Business in brief: Southwest adds flight to Denver
Southwest Airlines will add a nonstop flight from Spokane to Denver starting Jan. 10, the airline announced Thursday.
Tickets for that flight go on sale today, a company press release said. The scheduled flight leaves Spokane at 6:50 a.m. The return from Denver leaves at 7:45 p.m. Mountain time.
At present two other airlines, United and Frontier, offer nonstop flights from Spokane to Denver.
Boeing workers drop union
Charleston, S.C. – Workers at a South Carolina Boeing Co. plant voted Thursday against continued representation by a union as the company considers the site for a second assembly line for its new 787 wide-body jetliner.
Workers at the North Charleston plant, which makes fuselage sections for the 787, voted 199-68 Thursday against continued representation by the International Association of Machinists and Aerospace Workers.
Anyone who wants to challenge the vote has seven days to file an objection before the results are certified, Boeing spokeswoman Candy Eslinger said.
The workers, by a slim margin, voted for union representation when the plant was owned by Vought Aircraft Industries. Boeing last month bought the plant from Vought for $580 million plus about $420 million in debt forgiveness,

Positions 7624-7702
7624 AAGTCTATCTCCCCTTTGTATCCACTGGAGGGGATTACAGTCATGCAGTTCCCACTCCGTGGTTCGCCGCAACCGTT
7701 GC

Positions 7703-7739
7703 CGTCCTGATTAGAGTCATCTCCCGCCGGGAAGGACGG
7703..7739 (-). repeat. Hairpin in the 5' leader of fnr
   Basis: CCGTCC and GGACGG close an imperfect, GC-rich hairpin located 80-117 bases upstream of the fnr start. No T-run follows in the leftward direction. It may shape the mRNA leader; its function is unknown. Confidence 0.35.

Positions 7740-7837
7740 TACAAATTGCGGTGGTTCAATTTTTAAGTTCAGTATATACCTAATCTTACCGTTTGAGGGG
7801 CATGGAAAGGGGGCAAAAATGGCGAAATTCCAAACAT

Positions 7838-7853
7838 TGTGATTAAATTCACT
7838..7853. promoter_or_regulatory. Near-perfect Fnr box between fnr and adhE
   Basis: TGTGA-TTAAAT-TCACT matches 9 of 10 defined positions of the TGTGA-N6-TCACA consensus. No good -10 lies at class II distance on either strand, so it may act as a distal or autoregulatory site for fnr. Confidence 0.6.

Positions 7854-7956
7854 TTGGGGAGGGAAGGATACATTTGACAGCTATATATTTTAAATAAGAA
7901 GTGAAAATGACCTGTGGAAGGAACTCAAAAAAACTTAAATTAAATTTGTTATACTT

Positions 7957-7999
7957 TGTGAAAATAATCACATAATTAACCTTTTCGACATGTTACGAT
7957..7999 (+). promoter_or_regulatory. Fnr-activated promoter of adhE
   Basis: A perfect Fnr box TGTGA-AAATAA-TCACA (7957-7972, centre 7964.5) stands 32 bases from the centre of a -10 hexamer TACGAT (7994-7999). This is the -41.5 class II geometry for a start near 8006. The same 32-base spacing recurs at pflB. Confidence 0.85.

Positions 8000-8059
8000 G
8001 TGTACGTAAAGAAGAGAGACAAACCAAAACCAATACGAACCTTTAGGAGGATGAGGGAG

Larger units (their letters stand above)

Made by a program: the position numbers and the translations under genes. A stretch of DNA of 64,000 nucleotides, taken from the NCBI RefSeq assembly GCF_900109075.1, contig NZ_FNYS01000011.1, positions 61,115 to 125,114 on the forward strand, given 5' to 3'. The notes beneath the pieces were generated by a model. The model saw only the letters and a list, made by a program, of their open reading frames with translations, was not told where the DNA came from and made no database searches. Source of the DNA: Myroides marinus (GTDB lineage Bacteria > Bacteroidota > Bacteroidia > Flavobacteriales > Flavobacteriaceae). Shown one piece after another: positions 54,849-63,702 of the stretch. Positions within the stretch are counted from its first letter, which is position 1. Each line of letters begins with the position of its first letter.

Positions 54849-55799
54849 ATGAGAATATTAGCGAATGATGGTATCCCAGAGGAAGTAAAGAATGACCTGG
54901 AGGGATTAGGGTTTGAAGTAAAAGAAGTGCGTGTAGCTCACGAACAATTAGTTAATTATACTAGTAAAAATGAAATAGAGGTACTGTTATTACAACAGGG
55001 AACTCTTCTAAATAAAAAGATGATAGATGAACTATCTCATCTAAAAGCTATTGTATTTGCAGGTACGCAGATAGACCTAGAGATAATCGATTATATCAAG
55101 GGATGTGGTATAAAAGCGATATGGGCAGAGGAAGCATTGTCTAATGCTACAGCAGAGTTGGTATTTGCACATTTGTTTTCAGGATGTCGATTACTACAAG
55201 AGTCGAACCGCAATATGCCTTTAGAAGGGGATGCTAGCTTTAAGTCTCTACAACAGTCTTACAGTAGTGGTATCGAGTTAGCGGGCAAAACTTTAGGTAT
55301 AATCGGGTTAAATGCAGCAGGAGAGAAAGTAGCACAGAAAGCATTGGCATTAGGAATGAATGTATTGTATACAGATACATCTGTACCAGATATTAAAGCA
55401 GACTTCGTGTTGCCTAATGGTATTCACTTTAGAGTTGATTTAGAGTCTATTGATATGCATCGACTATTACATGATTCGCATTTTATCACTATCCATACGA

Mortgage rates remain low
Washington – Rates for 30-year home loans ticked down for the second straight week, remaining close to record lows reached over the spring.
The average rate for a 30-year fixed mortgage was 5.07 percent this week, down from 5.08 percent a week earlier, mortgage company Freddie Mac said Thursday. Rates fell to a record low of 4.78 percent in the spring.
Rates should stay low for another month or two as government efforts to keep them low remain effective, predicts Michael Larson, an interest rate and real estate analyst with Weiss Research.
The average rate on a 15-year fixed-rate mortgage fell to 4.5 percent, from 4.54 percent last week, according to Freddie Mac.
Iconic restaurant files for Chapter 11
New York – Tavern on the Green, the landmark restaurant in New York City’s Central Park, has filed for Chapter 11 bankruptcy protection.
The filing comes just four months before the 75-year-old restaurant is to hand over its license to another operator.
Tavern chief executive Jennifer Oz LeRoy blamed the filing on the financial crisis and New York City’s decision to give the Tavern license to a new operator. The new license was granted to Dean J. Poll, who runs the Central Park Boathouse restaurant.